George W. Bush photo

Exchange With Reporters in London, England

July 19, 2001

Bipartisan Foreign Policy

Q. Mr. President, any comment on Senator Daschle's comments this morning, saying he was concerned about U.S. isolationism?

The President. One of the things that America has prided itself on is a bipartisan foreign policy, and I would hope that that tradition continues. It's a very important tradition. I think the people of America appreciate the foreign policy positions we've taken, that we're not retreating within our borders. But I'll represent the American interests.

And secondly, the world leaders have found that I'm a person who speaks plainly and openly about key issues. We're willing to listen, but I will still continue to stand for what I think is right for our country and the world.

I happen to believe missile defense is important to keep the world more peaceful, and I believe we need to work together to reduce greenhouse gases. But I refuse to accept a treaty that will harm our country's economy.

Q. Did Tom Daschle go too far? Did he break the tradition?

The President. I think that's going to be up for Tom Daschle to make up his own mind whether he did or not. I do believe it's important to have a bipartisan spirit when it comes to foreign policy. I would hope that tradition continues.

National Missile Defense/President's Schedule

Q. Putin backed off a little bit on the possibility yesterday of a missile defense thing.

The President. We're having a good discussion with President Putin on missile defenses. I was pleased to see his comments. Remember, I want you all to remember that he was the first world leader to indicate that perhaps we needed to think differently about the new threats of the 21st century.

He clearly talked about theater defenses, as well as the capacity to develop technologies to intercept missiles on launch. I still believe he understands that need. I look forward to discussing that with him in Genoa. It's going to be part of our dialog.

Now I'm going to go see Her Majesty. I look forward to renewing a friendship. I met her when she came to visit Washington, DC. My mother and dad kindly invited Laura to, and me, to the—a private lunch with her. And it's such an honor to go represent my country there at Buckingham Palace. And of course, we're off to see Prime Minister Blair. I'll be glad to visit with you after I visit Prime Minister Blair.

1991 Meeting With Queen Elizabeth II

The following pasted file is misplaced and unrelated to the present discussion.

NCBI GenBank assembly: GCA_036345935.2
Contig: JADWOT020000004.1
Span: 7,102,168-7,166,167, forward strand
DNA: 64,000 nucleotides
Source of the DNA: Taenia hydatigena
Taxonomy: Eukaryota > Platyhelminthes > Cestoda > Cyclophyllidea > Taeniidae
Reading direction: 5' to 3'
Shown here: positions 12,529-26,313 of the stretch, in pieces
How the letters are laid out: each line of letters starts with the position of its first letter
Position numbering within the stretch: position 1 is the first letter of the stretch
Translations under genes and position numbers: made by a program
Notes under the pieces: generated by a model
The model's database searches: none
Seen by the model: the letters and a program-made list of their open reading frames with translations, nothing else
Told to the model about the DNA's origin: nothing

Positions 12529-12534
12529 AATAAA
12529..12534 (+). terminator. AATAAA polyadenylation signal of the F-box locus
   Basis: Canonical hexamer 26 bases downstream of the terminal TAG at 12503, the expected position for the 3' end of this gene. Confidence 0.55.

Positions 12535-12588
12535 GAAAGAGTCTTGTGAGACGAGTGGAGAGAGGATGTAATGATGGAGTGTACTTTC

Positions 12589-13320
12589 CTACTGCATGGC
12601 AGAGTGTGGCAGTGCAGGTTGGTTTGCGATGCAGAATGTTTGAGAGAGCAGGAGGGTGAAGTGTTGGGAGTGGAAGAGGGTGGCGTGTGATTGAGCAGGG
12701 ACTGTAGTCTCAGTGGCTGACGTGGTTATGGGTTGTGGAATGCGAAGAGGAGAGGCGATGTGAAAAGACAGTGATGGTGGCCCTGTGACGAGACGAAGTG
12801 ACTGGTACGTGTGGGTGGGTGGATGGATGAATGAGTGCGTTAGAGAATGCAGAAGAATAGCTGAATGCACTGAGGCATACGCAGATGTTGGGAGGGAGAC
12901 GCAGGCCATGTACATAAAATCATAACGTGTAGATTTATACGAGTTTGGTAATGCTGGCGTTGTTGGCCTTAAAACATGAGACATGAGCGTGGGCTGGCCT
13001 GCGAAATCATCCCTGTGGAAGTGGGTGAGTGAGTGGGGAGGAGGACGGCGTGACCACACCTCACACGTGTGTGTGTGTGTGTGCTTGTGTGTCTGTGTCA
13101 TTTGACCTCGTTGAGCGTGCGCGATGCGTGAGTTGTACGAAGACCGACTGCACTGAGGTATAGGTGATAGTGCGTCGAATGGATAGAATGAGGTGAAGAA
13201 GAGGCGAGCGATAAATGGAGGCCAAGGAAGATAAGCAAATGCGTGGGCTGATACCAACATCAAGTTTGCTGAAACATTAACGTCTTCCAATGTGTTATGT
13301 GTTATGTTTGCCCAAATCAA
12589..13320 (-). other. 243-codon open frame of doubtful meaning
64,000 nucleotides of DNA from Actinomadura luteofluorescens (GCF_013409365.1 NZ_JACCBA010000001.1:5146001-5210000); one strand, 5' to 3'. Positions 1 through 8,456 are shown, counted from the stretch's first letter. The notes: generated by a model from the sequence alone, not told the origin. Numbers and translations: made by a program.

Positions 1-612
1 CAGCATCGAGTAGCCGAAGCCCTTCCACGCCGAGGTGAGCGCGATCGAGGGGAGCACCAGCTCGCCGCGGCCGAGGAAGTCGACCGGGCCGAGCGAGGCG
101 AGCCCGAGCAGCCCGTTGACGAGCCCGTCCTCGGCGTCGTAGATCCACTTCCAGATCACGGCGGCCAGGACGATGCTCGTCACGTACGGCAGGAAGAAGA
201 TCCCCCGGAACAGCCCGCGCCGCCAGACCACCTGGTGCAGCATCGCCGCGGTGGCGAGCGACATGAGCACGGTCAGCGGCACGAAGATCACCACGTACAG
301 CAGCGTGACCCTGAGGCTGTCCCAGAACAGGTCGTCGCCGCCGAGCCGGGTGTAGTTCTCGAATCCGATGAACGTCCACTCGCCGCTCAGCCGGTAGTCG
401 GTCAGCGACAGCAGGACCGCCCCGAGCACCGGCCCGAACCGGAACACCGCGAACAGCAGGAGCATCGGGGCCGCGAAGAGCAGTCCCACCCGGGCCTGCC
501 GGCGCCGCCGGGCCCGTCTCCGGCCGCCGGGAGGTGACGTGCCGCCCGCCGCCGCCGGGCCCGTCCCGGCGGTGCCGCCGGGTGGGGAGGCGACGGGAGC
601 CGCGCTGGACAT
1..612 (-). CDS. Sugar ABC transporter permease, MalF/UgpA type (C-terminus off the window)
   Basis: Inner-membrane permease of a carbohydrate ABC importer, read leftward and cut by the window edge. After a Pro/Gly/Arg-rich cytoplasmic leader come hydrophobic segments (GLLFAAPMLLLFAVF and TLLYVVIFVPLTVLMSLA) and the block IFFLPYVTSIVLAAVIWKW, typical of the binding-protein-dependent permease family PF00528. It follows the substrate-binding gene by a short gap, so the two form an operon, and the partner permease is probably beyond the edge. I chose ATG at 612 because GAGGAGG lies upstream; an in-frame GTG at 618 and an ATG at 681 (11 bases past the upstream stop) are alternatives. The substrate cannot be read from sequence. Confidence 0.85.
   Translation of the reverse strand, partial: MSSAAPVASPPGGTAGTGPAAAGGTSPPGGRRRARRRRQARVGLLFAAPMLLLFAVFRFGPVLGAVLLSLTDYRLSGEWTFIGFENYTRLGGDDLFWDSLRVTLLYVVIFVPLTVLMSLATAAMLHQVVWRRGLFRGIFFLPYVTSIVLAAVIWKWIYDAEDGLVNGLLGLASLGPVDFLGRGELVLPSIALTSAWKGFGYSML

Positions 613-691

Q. Is the "black sheep" story true, sir?

The President. You need to ask my mother. [Laughter] Yes. Very good research. Well researched.

President's Visit to London

Q. London in general—are you enjoying your trip so far?

The President. You know, I have. Somehow, the press got this notion I had never been to London. I was reading in one of our major newspapers the other day that this is the first time I had been to London, which is simply not the case. It is a spectacular city. I was struck by a couple of things, one, how diverse the city is and how clean it is. And it is a beautiful city.

Winston Churchill

Q. Is it true that you asked specifically to go to the Cabinet War Rooms later on because of your interest in Churchill?

The President. I am. Well, I've always been intrigued by Churchill. I think he was one of the really fascinating leaders. Last week, or, let's see, this week—sometimes, time flies—at some point in the recent past, the British Ambassador brought a bust on loan from the English Government to the Oval Office. So Churchill is now watching my every move.

I loved Churchill's stance on principle. Sometimes in this world, it is important to have a world leader stand up on principle and defend policy based upon principle, not trying to figure out politics.

I also loved his sense of humor. The man was blessed with a wonderful gift of kind of bringing light to politics. And we need that. We need that a lot of times. People need to learn to laugh. And when they gave him the Order of the Garter, he said, "How can I accept the Order of the Garter? I just got the order of the boot." [Laughter] That's right after he had been defeated.

Q. Is that your favorite Churchill anecdote, or——

The President. Well, I've got some, but I can't repeat in mixed company, if you know what I mean. He was a great leader, and he was blessed with a lot of talents. And I'm really looking forward to seeing that part of his life. You bet.

Q. Thank you.

Visit to the British Museum

Q. Mr. Bush, what do you think of Camden, the Bar of Camden? What do you think so far from what you've seen?

The President. If you're asking about this, the Reading Room was spectacular. I mean, there's no way to describe it other than spectacular. What I found interesting was, we saw the—they have catalogued the list of folks who have signed in over the past to use the room. And Karl Marx and Lenin, Mark Twain, George W. Bush. [Laughter] From one end of the spectrum to the other.

Q. Continuity?

The President. One end of the spectrum to the other. Thank you all.

NOTE: The President spoke at 11:45 a.m. after an event in the Reading Room at the British Museum. In his remarks, he referred to President Vladimir Putin of Russia; and Queen Elizabeth II, Prime Minister Tony Blair, and Ambassador to the United States Christopher Meyer of the United Kingdom. A reporter referred to a conversation between George W. Bush and Queen Elizabeth II of the United Kingdom during former President George Bush's administration. A tape was not available for verification of the content of this exchange.

George W. Bush, Exchange With Reporters in London, England Online by Gerhard Peters and John T. Woolley, The American Presidency Project

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